Helluva week in politics, right? And yet in the background the world is still warming, the fires are still burning, the future is still darkening. There will be many consequences for the coming elections. But I wanted to take a step back and talk about a part of politics that is often ignored, but on which our world can literally depend.
During the campaign season, candidates make extravagant promises about any bills they will pass. The implicit promise is that passing these bills will solve the problems they are meant to address. But it often doesn't work that way. Between passage and reality lies what Leah Stokes calls the "fog of enactment": a long, quiet process in which the language of the bills is transformed into the specificity of laws and in which interest groups and other actors can organize themselves to pass the strictest laws. Here profits can become losses. where historic legislative achievements can be turned into desperate, embarrassing failures.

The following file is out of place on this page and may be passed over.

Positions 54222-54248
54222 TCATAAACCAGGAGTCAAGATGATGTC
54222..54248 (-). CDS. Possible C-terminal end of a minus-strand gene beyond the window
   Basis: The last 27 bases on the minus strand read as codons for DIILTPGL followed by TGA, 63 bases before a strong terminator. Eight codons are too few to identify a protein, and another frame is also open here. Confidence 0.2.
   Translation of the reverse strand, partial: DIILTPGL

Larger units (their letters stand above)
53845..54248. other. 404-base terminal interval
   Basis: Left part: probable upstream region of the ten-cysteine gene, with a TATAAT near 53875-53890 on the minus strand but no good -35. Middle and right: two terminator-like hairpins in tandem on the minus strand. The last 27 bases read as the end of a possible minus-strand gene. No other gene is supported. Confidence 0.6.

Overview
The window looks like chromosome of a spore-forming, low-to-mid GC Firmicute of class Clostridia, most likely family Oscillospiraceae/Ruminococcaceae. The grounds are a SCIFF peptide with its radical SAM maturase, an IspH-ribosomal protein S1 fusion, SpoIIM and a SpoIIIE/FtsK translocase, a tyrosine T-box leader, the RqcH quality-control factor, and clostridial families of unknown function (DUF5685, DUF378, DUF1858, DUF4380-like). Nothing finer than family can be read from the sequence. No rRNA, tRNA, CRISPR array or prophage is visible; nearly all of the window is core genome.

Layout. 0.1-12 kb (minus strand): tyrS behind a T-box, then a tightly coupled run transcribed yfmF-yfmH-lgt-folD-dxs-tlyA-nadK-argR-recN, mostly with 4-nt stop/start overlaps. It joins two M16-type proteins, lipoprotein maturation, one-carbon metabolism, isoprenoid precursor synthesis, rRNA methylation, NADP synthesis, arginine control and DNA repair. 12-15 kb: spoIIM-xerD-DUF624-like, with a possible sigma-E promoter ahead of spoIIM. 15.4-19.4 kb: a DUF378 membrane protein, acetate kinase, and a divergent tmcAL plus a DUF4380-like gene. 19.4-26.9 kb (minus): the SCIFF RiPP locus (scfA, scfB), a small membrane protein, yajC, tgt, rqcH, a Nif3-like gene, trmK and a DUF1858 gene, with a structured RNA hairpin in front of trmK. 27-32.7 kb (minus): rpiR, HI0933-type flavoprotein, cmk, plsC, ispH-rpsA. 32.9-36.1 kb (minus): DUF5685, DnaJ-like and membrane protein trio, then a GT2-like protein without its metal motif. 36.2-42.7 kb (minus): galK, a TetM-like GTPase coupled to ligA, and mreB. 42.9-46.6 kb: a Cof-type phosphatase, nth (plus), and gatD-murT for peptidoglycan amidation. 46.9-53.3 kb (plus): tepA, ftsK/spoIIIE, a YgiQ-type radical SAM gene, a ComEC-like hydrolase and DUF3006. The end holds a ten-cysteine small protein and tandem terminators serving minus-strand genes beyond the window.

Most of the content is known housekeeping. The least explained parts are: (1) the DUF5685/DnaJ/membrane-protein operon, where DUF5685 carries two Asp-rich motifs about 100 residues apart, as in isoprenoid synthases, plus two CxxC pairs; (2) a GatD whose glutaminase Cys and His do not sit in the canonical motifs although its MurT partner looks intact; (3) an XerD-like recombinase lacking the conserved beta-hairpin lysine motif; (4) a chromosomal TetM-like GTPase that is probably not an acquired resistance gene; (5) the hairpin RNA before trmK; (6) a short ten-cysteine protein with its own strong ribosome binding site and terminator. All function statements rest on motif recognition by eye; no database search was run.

Stokes is a political scientist at UC Santa Barbara and author of Short Circuiting Policy: Stakeholders and the Clean Energy Struggle and Climate Policy in America. Her book traces the fate of a number of clean energy standards adopted in the States over the past few decades and examines why some of them have failed so miserably and how others have succeeded. But her book is more than that: it's a theory about how policymaking actually works, where it's hijacked, how power is actually exercised, and how policymaking can be made better.
So this conversation on the Ezra Klein Show is broadly about policy making – we're talking a lot more than just climate, and the principles here apply to just about everything – but also about the key question for the next few years: how to write we a climate? Bill that actually works?
My conversation with Stokes continues The Ezra Klein Show.
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Book recommendations from Leah Stokes
Getting up from Elizabeth Rush
The training of an idealist from Samantha Power
War and Peace by Leo Tolstoy
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